#13

What if some people ganged up and accused an innocent on an obscure matter? The way the first post is written sounds like guilty till paid otherwise....

Who's gonna be enforcing these kangaroo courts? And how would you propose that enforcement to be achieved with a money system that is designed for anonymity and no control of already performed transactions?

(I dont always get new reply notifications, pls send a pm when you think it has happened)

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kiba
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February 23, 2011, 06:54:53 PM
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What if some people ganged up and accused an innocent on an obscure matter? The way the first post is written sounds like guilty till paid otherwise....

Who's gonna be enforcing these kangaroo courts? And how would you propose that enforcement to be achieved with a money system that is designed for anonymity and no control of already performed transactions?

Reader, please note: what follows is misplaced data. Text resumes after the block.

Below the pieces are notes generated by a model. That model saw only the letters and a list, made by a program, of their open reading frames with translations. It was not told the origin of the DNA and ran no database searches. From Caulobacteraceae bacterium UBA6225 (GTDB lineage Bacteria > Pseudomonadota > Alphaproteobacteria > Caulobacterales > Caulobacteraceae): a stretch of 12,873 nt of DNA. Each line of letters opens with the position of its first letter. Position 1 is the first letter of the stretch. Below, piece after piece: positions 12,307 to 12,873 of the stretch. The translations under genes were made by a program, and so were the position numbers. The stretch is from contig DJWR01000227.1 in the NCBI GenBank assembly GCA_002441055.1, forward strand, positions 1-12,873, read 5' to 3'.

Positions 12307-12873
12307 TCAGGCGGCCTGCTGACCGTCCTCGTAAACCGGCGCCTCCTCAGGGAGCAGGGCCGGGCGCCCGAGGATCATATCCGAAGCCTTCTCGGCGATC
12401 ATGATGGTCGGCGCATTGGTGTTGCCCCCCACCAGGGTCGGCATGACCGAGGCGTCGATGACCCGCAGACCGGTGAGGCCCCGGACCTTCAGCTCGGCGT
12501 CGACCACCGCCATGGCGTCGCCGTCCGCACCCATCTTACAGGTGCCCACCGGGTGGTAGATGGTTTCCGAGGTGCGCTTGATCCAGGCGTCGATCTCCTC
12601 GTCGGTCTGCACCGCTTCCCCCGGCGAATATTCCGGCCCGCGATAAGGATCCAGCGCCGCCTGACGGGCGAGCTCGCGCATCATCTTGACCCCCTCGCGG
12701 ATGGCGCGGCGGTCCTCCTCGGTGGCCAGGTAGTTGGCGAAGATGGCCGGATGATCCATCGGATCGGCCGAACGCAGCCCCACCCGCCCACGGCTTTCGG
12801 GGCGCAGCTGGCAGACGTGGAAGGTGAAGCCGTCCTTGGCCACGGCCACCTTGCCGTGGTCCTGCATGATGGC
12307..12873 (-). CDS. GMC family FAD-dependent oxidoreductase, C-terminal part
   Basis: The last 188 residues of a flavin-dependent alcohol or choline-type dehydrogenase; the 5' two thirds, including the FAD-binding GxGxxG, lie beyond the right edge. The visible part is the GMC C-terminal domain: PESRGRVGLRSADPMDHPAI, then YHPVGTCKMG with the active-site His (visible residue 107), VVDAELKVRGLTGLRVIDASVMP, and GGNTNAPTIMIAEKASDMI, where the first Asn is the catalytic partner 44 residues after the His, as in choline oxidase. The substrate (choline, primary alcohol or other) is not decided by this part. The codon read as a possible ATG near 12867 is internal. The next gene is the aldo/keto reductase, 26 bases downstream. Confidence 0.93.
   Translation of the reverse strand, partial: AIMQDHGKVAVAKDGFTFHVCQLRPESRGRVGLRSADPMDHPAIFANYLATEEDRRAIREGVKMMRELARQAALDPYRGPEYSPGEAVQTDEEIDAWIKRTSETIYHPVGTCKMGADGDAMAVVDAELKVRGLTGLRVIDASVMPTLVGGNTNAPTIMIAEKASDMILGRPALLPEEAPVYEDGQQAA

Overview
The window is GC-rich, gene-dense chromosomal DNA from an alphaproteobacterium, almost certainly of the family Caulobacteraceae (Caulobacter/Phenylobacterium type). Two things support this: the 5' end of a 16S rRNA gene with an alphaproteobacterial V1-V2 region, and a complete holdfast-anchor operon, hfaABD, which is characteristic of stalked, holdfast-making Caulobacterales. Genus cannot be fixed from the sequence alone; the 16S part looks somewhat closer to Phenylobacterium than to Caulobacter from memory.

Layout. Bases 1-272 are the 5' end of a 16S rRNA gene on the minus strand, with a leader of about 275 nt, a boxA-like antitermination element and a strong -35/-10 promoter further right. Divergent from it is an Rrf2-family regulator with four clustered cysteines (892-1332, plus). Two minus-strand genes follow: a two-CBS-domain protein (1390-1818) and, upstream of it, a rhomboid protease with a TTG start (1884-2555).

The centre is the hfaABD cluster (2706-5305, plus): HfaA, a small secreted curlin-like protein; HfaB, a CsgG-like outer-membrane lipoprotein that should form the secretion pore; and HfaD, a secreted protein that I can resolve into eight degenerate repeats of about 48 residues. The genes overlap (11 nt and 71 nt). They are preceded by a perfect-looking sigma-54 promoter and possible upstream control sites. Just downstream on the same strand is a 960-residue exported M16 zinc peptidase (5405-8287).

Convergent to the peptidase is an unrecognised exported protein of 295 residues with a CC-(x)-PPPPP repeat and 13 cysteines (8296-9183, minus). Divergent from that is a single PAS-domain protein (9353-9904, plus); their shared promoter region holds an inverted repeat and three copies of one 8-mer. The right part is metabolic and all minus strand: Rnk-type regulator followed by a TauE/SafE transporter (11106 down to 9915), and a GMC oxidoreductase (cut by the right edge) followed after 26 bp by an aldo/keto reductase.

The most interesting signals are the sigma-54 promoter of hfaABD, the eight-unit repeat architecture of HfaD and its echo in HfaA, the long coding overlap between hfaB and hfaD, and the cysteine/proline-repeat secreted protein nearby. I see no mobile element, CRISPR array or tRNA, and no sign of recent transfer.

You mean a convoluted super-tricky plot against an innocent user where we have to craft credible evidence? Do you think Kiba is a socialpath and decide to be evil and accuse a more vulnerable member of the community for defrauding another user? What's up with that?

Anyway, nobody is going to be enforcing anything other than seeing people voluntary following the laws.

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February 23, 2011, 07:03:05 PM
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There's no way to enforce said laws, given the nature of Bitcoin. How do you prevent the person from using other addresses? Other email accounts? Other IPs? Without a face-to-face system, or extensive tracking resources, I can't see a way that the rules will do anything but create friction in the system that would slow down any resolutions that would have happened anyway.

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kiba